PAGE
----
When I was very young, my father’s family (and by that I mean my immediate family, my grandparents, my aunt’s family and my father’s uncles’ families — a good chunk of my paternal side) would spend a few weeks in Montenegro, in the house where my grandfather and his brothers grew up. The house was built on a hill, and the lower level no longer belonged to our family. The other two levels and the guest house were divided among my grandfather and his two brothers.
Our level, at its fullest, would house me, my grandparents, my parents, my aunt and uncle, my three cousins and my siblings. It also happened to be the level with the stench of mothballs and no air conditioning. The guest house was for the older great-uncle, who had the smallest family. It was quiet there. The top level housed the younger great-uncle, his wife, his two daughters and their boyfriends.
That was the level my cousins and I wanted to be on. There was air conditioning and a flat-screen television.
During those summers, the younger great-uncle would rent a yacht, and after breakfast we’d head down to the docks. My cousins, siblings and I would bring our inflatable tubes and then squirm as our parents tried to lather us with sunscreen. When we got to the boat, we’d instantly set our towels out on the bow, which was the most fun place to be when the boat got to full speed. We have a picture, six of us on the front of this big yacht.
When we parted ways for the summer, we always made promises and ideas on what to do next time. Next time, we’d try to water ski. Next time, we’d go down to the beach by ourselves. Next time, we’d try jumping off the top of the boat.
It’s funny, in retrospect. I realize just how lucky I was as a kid to even have these getaways, because there was no way my family could’ve afforded them. I had no idea what a big deal that was. I thought that all little kids went to Europe for the summer and played on speedboats. During the school year, I’d think to myself, “Next time, this is what I’m going to do.”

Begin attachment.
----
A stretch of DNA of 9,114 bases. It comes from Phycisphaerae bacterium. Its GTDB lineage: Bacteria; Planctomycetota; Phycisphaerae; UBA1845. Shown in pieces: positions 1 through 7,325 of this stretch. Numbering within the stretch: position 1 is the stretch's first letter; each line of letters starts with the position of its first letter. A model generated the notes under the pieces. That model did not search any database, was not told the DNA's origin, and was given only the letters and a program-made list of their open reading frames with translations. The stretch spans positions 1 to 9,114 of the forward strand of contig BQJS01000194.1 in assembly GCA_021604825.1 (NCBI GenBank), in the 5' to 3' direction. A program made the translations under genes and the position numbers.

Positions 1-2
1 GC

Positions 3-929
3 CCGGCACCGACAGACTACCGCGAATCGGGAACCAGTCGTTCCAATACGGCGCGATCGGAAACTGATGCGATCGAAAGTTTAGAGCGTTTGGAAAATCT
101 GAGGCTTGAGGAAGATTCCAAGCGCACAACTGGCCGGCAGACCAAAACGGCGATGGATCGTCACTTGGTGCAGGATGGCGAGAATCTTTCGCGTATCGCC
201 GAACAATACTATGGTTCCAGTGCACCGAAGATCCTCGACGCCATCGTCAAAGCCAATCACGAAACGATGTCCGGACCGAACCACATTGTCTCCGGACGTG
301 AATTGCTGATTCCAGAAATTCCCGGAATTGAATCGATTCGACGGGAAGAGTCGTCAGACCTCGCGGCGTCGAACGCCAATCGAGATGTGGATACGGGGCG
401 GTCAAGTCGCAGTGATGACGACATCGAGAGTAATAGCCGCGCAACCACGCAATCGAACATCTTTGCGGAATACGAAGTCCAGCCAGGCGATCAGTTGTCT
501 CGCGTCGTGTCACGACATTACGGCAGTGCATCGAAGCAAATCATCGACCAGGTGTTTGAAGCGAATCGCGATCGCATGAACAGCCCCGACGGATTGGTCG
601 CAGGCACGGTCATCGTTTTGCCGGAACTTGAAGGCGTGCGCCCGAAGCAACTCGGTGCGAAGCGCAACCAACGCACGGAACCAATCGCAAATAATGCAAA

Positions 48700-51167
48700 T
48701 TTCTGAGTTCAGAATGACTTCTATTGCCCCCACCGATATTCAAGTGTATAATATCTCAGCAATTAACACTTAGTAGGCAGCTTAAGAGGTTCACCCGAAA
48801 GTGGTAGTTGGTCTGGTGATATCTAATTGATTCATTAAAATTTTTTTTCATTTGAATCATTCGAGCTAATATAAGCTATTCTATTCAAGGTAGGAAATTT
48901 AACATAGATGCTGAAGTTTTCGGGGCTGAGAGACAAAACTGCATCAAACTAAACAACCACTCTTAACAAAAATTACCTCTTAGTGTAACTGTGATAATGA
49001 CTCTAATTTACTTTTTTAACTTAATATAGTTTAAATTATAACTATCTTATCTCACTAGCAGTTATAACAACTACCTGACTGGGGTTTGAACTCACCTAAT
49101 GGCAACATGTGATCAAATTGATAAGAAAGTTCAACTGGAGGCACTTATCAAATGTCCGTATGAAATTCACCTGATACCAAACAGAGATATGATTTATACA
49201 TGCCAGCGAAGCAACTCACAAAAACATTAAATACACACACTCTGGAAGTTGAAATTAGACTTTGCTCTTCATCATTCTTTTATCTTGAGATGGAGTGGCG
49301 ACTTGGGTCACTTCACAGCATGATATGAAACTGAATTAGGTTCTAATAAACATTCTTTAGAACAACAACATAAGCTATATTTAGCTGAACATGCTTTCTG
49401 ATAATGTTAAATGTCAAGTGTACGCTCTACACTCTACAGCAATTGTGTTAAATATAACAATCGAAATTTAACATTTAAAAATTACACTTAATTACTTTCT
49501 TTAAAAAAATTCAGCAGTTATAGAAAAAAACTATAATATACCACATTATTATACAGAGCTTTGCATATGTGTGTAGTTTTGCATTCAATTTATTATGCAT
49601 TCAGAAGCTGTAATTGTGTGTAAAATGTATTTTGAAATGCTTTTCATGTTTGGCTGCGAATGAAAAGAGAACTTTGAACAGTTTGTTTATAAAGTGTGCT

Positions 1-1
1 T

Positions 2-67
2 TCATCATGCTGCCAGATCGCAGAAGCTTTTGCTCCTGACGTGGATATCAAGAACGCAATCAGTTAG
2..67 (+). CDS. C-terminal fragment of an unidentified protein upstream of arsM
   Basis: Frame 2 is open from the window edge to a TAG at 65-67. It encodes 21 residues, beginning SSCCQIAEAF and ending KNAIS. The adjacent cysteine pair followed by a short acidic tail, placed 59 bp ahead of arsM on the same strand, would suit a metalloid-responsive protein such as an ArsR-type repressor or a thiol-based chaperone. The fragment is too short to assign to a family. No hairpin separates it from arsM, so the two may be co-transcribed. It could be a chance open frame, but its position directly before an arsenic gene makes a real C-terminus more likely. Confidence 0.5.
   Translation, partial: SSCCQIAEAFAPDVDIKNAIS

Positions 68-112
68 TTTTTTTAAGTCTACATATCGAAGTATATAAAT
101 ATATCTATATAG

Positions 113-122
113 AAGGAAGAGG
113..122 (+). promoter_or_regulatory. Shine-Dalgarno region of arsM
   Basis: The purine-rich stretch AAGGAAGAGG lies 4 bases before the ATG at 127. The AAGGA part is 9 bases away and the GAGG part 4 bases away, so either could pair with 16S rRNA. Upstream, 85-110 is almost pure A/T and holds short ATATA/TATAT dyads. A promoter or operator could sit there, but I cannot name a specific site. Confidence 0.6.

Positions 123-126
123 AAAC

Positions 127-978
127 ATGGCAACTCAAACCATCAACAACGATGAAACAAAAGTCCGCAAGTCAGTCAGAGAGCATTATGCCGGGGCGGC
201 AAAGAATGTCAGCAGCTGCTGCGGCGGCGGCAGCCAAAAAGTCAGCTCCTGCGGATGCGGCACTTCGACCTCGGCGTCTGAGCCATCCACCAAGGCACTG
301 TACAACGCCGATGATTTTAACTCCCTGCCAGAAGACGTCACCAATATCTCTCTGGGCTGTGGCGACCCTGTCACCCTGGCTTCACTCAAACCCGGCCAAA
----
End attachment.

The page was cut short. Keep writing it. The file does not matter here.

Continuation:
Until, of course, there was no next time. There will never be a next time.
We stopped going to that house when I was 10. We still went to Europe to visit my cousins, but we haven’t seen the younger great-uncle’s family in a decade. He has since passed away. When I was 17, I spent two weeks with my cousins in Zagreb, Croatia, and once again, we made grand plans about next time. Next time, we’ll take a day trip. Next time, we’re going to go to this club. But there was no next time. Not the same way, at least. The next time I saw them was for only three days.
I used to cling onto these “next times.” I’d do my best to plan them out, to try to keep the world exactly as it had been. I did not want change. I wanted another chance to sit at the bow of the yacht, another night out with my cousins. It was never enough.
I look back on those months now, not sad that I won’t have a next time, but just thankful I even got those few times. It’s a bittersweet part of growing up. You realize things change more quickly and drastically than you could ever expect. You realize there’s no use in holding onto things that are meant for the past. Instead, you should let them go and just appreciate the fact you had a chance to hold them in the first place.
Petrana Radulovic is a UF English and computer science senior who isn’t quite ready to not have a next time on UF’s campus. Her column appears on Thursdays.